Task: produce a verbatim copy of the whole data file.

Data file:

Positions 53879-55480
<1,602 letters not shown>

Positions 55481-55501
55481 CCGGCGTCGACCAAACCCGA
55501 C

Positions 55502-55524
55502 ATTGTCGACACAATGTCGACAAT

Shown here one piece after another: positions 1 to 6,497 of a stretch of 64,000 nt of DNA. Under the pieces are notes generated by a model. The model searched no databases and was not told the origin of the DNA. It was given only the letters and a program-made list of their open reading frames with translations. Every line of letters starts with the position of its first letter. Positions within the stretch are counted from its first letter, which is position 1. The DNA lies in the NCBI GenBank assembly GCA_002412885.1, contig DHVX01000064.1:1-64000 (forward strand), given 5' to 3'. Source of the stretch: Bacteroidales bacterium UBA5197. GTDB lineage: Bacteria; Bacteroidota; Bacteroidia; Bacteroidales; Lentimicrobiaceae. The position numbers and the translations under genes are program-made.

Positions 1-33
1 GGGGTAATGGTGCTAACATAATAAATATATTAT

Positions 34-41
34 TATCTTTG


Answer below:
Positions 53879-55480
<1,602 letters not shown>

Positions 55481-55501
55481 CCGGCGTCGACCAAACCCGA
55501 C

Positions 55502-55524
55502 ATTGTCGACACAATGTCGACAAT

Shown here one piece after another: positions 1 to 6,497 of a stretch of 64,000 nt of DNA. Under the pieces are notes generated by a model. The model searched no databases and was not told the origin of the DNA. It was given only the letters and a program-made list of their open reading frames with translations. Every line of letters starts with the position of its first letter. Positions within the stretch are counted from its first letter, which is position 1. The DNA lies in the NCBI GenBank assembly GCA_002412885.1, contig DHVX01000064.1:1-64000 (forward strand), given 5' to 3'. Source of the stretch: Bacteroidales bacterium UBA5197. GTDB lineage: Bacteria; Bacteroidota; Bacteroidia; Bacteroidales; Lentimicrobiaceae. The position numbers and the translations under genes are program-made.

Positions 1-33
1 GGGGTAATGGTGCTAACATAATAAATATATTAT

Positions 34-41
34 TATCTTTG